Now, I have always liked the ‘baby’ Aston. It was cheaper than the bigger brothers such as the DB9, DBS and Vanquish, but I could never decide if I’d like them. Well, one evening quite a long time ago, I went to a mall in Pretoria. In the mall a grey DBS and a blue V8 Vantage Volante were on display. Naturally I did a happy dance and a giggle and got into the nearest one – which was the DBS. I love that car. Since it appeared in Casino Royale it made my top five ‘To Own One Day’ list of cars (even though it only had about five seconds of screen time). I fell in love with the interior, the long dashboard that extends all the way to the windshield, the plain yet elegant steering wheel, the paddles. Oh, I loved those few moments that I sat in it. One of my favourite things about Astons is their doors. They open at an angle. It’s really cool. Anyway, I moved on to the V8 Volante. In my mind, it would be a cheaper, scaled down version of the bigger DB9. I was wrong with regard to the ‘cheap’ sense. It is essentially a smaller DB9. It has the same dashboard, same steering wheel and same feel as the bigger Astons. Plus this V8 had a gearstick!

I started to like the ‘baby’ Aston quite a lot. Especially the V12. One of Jeremy Clarkson’s best car reviews was when he drove the V12 Vantage. Minimal dialogue, maximum passion. He said that he had a feeling that he was driving the last of the greats. The biggest engine in the smallest Aston. Luckily however, he was wrong – for the most part anyway, because Ferrari still puts massive V12s in their cars. Heck! The new GTC4 Lusso still has the big 6.3L naturally aspirated V12.

But back to the Aston. I watched the Motor Trend’s review of the new V12 Vantage where Jason Cammisa drove the car on a dry lake-bed. All I could think the whole video long was “listen to that noise!” That video also reiterates the fact that dirty sports cars and super cars are some of the prettiest things ever made. If you take a black Lamborghini Gallardo and drive it in a bit of sand or along a dry lake, it becomes a piece of art above the piece of art it already is. It’s magnificent!

The thing is – I think Jeremy Clarkson’s prediction is relevant for today, not ten years ago. This is most likely the last car of Aston’s smaller range which will have the big engine. The next Vantage will probably have AMG’s 4.0L V8 Bi-Turbo. This makes me sad. Big engines in super- and hyper-cars are almost a thing of the past, with the exception of the LaFerrari, Chiron and everything America can come up with. Then we are left with stuff like VW’s X1 prototype with the teeny little diesel engine and Teslas. Not that I’m complaining about Teslas, as they just unveiled the Model S P100D, which will be the quickest production saloon ever. But as they are electric, they don’t have a nice noise like, say AMG’s M156 or Aston’s AM28 (which is 5.9L, not 6.0L).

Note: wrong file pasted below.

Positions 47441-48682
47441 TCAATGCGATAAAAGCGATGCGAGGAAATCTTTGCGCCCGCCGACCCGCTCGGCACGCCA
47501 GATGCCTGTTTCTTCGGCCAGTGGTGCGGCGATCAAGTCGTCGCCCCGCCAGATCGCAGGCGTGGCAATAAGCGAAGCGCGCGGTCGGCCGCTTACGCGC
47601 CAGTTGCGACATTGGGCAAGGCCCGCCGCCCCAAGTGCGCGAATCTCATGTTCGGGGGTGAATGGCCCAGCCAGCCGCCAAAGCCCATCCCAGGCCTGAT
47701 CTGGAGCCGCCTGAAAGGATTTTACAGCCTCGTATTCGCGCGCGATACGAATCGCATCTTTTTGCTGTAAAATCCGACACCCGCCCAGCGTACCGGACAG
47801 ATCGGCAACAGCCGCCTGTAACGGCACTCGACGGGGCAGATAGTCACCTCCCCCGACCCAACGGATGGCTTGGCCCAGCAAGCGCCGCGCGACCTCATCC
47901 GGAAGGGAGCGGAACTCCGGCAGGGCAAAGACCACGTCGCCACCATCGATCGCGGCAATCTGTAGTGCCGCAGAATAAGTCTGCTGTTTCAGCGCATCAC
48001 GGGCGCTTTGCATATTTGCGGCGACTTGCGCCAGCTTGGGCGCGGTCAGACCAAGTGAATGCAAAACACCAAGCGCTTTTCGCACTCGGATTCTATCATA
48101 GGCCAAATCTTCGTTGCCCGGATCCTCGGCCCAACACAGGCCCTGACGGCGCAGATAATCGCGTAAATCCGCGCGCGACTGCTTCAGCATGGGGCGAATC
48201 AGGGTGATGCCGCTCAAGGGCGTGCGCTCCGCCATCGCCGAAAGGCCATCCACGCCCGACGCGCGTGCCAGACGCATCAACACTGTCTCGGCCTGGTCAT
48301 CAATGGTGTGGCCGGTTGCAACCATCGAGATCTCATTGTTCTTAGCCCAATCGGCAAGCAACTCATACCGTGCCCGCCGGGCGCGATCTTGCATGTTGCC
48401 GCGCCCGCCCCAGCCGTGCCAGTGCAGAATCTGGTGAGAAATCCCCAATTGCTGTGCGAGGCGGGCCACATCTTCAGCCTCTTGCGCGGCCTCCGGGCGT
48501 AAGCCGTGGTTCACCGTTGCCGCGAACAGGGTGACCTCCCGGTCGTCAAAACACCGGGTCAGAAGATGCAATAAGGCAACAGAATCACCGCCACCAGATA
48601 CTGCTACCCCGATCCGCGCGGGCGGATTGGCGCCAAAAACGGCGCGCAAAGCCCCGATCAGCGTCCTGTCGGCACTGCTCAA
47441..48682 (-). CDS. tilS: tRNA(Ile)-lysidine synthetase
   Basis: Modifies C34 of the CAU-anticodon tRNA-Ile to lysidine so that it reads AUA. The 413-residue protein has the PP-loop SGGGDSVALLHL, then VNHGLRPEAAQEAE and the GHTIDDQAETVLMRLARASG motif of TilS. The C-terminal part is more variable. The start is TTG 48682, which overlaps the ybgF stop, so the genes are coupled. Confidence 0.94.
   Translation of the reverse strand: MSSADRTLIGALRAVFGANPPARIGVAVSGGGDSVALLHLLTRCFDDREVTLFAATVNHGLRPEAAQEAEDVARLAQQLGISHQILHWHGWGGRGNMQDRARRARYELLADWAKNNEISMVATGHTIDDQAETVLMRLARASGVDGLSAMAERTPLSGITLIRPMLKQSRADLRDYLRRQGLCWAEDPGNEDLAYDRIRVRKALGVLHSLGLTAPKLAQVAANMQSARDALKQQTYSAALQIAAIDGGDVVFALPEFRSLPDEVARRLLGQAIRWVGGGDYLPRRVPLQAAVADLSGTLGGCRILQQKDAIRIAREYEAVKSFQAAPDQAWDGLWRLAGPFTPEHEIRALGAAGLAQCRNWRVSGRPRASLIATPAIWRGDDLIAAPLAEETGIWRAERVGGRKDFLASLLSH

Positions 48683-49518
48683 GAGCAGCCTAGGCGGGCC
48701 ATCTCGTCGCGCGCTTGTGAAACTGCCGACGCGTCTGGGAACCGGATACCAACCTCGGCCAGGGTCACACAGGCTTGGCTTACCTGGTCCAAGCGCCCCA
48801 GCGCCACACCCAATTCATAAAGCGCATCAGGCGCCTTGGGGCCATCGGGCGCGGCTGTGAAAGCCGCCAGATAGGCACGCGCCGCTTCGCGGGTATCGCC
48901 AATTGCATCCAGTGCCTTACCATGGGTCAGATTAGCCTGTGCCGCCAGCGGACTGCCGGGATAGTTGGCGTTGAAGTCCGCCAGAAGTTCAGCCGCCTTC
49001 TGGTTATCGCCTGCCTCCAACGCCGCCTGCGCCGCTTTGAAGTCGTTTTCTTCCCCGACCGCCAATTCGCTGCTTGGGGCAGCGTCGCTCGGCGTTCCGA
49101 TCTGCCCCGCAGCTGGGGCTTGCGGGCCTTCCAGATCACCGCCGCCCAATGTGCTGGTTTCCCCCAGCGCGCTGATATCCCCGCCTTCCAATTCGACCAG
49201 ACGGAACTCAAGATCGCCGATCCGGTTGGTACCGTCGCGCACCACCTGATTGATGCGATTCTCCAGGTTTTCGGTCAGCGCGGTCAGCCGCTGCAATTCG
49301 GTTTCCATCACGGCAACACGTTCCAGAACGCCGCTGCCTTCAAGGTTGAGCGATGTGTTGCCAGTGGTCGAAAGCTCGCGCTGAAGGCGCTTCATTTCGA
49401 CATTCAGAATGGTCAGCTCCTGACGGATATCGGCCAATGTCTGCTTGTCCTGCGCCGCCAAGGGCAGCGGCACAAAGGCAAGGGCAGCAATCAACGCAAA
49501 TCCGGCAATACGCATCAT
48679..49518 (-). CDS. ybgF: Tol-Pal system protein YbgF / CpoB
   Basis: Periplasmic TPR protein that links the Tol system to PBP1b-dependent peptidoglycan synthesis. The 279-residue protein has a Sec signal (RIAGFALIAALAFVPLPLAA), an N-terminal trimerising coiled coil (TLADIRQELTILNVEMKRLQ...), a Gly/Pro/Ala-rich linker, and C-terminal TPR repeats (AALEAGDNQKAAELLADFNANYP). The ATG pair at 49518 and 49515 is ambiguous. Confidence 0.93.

But, oh well, as technology continues to progress, so will the automobile. Who knows, maybe we’ll all be driving crappy electric hatchbacks with V8 noises coming out of the speakers one of these days…

Four Litres for Everyone

Today I would like to talk about the three big German automobile manufacturers. This excludes Volkswagen, but also doesn’t as Audi is owned by them. The problem I have with them is the fact that their new performance V8s, respectively from Rennsport, AMG and the M-Division, are almost the same.

Audi was the first to introduce their engine a few years ago in the RS6, RS7 and S8. AMG introduced theirs in the AMG GT as a replacement to the brilliance of the M156 and M159 engines. The M156 is my favourite engine and I would put it in an older Merc if I could.